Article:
The digital revolution is transforming how we work, our organizations and nearly every aspect of our daily lives. This revolution has already taken over homes across both the developed and developing world and it is transforming the way children and young people access information, communicatate, learn and even play. So far this revolution has not transformed the whole of the educational landscape–and it will take some time for it to really gain momentum.
It’s time to retire traditional pedagogies
One thing is for sure–we cannot go back to teaching the way we have been so far; in teacher based classrooms in which children are taught to regurgitate information designed to measure how much content they can remember. We have to understand that students are not always inspired by lectures and like having choices. Research carried out at MIT’s Media Lab suggests that the brain activity in students is almost non-existent during lectures. Interestingly, it is even lower than when they are asleep.
The continuing developments in educational technology, mobile devices and tablets are providing the end user i.e. students more flexibility in accessing and controlling the creation and sharing of knowledge. These advances empower students, instructors and faculty in finding new ways to take advantage of how much control students have thereby increasing their motivation to learn.
With new pedagogies we are seeing how technology can be used to create new relationships between teachers and students as well as to accelerate teacher’s skills being handed over to students in the learning process. Moreover, one of the main goals of the new pedagogies is for students to become independent in creating and managing their own learning experiences.
This systematic shift calls for students not only to participate in the creation of new knowledge but also to apply it in the real world by using the power of digital tools to do more than just schoolwork. This is the final step where students; act with acquired knowledge in which they gain experience, build confidence as well as the proactive disposition they need for creating value in our technology-driven, knowledge-based societies.’
Realizing that this education shift is happening is critical when redesigning the delivery of education to a learner. These new goals require changes in the design of learning environments as well as the creation of new tools. Tools which capture students’ learning goals in relation to the actual work they do, their academic progress and levels of engagement.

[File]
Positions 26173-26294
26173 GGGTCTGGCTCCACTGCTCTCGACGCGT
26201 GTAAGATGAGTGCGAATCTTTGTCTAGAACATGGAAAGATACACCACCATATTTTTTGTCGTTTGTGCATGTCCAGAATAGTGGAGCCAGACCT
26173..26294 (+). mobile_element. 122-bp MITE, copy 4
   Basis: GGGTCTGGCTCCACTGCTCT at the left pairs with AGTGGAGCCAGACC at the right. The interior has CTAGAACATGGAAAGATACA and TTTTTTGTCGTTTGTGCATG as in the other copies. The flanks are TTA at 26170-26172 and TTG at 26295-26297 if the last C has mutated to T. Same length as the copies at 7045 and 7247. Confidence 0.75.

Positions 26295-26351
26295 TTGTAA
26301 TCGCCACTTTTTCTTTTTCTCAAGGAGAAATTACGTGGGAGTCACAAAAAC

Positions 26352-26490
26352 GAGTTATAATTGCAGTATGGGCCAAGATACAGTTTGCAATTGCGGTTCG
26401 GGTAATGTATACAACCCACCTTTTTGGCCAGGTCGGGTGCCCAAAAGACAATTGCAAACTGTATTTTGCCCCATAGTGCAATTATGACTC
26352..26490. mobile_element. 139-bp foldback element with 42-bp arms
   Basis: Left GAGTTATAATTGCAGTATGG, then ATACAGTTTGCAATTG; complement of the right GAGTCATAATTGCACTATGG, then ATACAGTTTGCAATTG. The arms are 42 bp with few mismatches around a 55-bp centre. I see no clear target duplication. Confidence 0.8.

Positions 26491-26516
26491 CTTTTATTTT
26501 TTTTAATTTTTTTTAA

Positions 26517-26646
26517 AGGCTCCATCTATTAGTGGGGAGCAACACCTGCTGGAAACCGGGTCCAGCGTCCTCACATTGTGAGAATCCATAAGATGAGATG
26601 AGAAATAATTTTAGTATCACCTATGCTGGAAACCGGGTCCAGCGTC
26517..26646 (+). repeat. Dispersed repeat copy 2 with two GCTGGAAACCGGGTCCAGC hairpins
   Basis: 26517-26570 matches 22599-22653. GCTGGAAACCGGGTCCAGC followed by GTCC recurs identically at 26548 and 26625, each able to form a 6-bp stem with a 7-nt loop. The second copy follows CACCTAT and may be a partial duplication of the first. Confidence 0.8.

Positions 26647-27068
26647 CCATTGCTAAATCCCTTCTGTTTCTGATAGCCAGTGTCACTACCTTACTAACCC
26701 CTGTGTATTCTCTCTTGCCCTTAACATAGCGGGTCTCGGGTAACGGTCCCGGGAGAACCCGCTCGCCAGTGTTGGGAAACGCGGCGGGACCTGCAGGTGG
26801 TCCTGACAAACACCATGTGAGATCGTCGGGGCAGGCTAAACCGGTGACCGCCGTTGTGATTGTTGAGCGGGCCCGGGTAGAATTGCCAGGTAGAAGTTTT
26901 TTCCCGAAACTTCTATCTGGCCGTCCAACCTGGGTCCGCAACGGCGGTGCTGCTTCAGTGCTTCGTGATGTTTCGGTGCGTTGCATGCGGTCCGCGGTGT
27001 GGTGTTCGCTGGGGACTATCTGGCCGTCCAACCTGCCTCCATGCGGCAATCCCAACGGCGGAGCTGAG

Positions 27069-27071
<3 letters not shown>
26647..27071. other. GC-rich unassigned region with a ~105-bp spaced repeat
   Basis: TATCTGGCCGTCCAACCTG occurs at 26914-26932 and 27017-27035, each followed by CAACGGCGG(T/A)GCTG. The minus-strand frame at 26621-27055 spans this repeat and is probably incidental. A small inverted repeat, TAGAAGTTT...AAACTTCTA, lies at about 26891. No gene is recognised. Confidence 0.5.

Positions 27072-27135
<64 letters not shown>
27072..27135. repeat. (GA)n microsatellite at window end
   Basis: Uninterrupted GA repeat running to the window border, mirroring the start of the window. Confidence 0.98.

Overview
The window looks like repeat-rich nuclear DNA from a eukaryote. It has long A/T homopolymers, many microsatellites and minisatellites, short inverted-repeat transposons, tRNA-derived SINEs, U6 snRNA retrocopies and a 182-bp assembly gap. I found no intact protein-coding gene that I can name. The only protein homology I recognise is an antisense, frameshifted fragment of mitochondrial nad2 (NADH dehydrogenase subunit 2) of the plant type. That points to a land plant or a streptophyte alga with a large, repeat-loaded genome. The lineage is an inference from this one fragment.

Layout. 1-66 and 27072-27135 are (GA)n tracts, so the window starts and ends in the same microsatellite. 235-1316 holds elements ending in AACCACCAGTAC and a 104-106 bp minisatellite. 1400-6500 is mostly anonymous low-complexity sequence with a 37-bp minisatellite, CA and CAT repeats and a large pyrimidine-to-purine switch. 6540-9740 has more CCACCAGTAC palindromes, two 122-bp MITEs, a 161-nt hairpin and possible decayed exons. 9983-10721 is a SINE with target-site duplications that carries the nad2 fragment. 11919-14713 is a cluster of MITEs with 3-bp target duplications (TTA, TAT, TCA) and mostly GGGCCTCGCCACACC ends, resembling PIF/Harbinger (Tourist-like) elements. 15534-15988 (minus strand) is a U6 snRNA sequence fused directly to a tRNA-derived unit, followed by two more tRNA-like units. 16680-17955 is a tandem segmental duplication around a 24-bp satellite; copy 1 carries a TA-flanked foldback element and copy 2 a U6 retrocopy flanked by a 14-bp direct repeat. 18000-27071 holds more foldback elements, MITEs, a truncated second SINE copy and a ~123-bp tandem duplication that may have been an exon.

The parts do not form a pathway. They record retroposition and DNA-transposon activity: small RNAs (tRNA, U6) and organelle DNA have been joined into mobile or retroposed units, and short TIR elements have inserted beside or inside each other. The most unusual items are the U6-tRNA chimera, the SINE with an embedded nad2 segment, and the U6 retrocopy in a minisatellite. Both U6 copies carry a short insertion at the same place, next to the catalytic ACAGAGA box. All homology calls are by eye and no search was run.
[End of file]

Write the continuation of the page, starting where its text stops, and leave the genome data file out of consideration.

Benefits of digital tools in online education
Furthermore, one of the main methods of delivering education has shifted from traditional classrooms to the virtual world–the online classroom. More and more institutions of higher education are recognizing the benefits of online educational programs, mostly regarding the need to keep up in a growing digital environment, but also for the creation of additional revenue streams and for allowing students greater flexibility to work at their own pace.
When integrated with the other core components of the new pedagogies in the formal learning process, online learning resources become tools not only for isolated learning by highly motivated students, but tools that enable more inclusive, socially-connected learning for all students.
Adding integrity and inclusivity to online education
By adding integrity to online learning, remote proctoring helps advance lifelong learning for everyone. A 2016 survey from the Pew Research Group found that 87% of workers believe that it is essential for them to get training and develop new skills throughout their work life in order to keep up with changes in the workplace. It is essential therefore, in producing future leaders in the community, that initiatives to foster academic integrity feature strongly in higher education institutions.
One thing is for sure, whether we have become aware of it or not, the Fourth Industrial Revolution is shaping how we live, learn and work. Advancements in technology are paving the way for flexible and responsive education to become mainstream. With that in mind, tools for monitoring online education will be crucial for both the education and corporate sectors alike, as online assessments become more popular and widely adopted. This is, in essence, our mission–to respond to and adapt to the 4th Industrial Revolution with our products which increase both the diversity of educational participation and pedagogy.
If you would like to learn more please join Proctorio’s session How Remote Proctoring is Revolutionising Online Education which will take place Friday November 29 from 11:45 – 13:15. Access to this session is free.
Provided by Proctorio.